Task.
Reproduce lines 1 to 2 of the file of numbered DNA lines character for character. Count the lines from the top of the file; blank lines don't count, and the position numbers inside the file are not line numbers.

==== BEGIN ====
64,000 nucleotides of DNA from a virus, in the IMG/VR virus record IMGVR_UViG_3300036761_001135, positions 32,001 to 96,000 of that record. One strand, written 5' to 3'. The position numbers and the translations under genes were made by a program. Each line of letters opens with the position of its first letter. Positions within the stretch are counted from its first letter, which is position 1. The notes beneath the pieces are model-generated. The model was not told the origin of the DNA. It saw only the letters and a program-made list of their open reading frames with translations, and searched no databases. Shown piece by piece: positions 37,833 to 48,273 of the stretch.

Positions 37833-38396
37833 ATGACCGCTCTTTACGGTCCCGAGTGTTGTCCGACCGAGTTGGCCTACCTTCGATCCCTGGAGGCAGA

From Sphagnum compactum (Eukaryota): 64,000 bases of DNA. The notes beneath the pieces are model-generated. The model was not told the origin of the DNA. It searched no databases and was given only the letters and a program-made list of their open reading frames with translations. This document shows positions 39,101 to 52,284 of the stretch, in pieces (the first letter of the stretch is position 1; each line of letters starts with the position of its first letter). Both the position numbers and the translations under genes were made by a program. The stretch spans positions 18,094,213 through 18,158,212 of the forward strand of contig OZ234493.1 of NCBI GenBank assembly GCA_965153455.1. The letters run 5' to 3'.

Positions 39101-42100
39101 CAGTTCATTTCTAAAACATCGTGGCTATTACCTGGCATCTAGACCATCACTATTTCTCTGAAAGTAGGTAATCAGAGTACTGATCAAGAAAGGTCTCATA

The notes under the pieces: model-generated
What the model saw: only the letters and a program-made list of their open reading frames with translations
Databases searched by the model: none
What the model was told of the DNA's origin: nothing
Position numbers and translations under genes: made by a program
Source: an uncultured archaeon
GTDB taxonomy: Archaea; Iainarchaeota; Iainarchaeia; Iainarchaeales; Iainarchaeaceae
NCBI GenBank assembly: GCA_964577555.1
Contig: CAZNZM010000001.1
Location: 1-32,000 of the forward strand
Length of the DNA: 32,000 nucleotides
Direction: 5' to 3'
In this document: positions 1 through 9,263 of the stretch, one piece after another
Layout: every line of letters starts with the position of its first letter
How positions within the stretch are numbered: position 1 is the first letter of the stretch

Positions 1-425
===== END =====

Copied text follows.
64,000 nucleotides of DNA from a virus, in the IMG/VR virus record IMGVR_UViG_3300036761_001135, positions 32,001 to 96,000 of that record. One strand, written 5' to 3'. The position numbers and the translations under genes were made by a program. Each line of letters opens with the position of its first letter. Positions within the stretch are counted from its first letter, which is position 1. The notes beneath the pieces are model-generated. The model was not told the origin of the DNA. It saw only the letters and a program-made list of their open reading frames with translations, and searched no databases. Shown piece by piece: positions 37,833 to 48,273 of the stretch.

Positions 37833-38396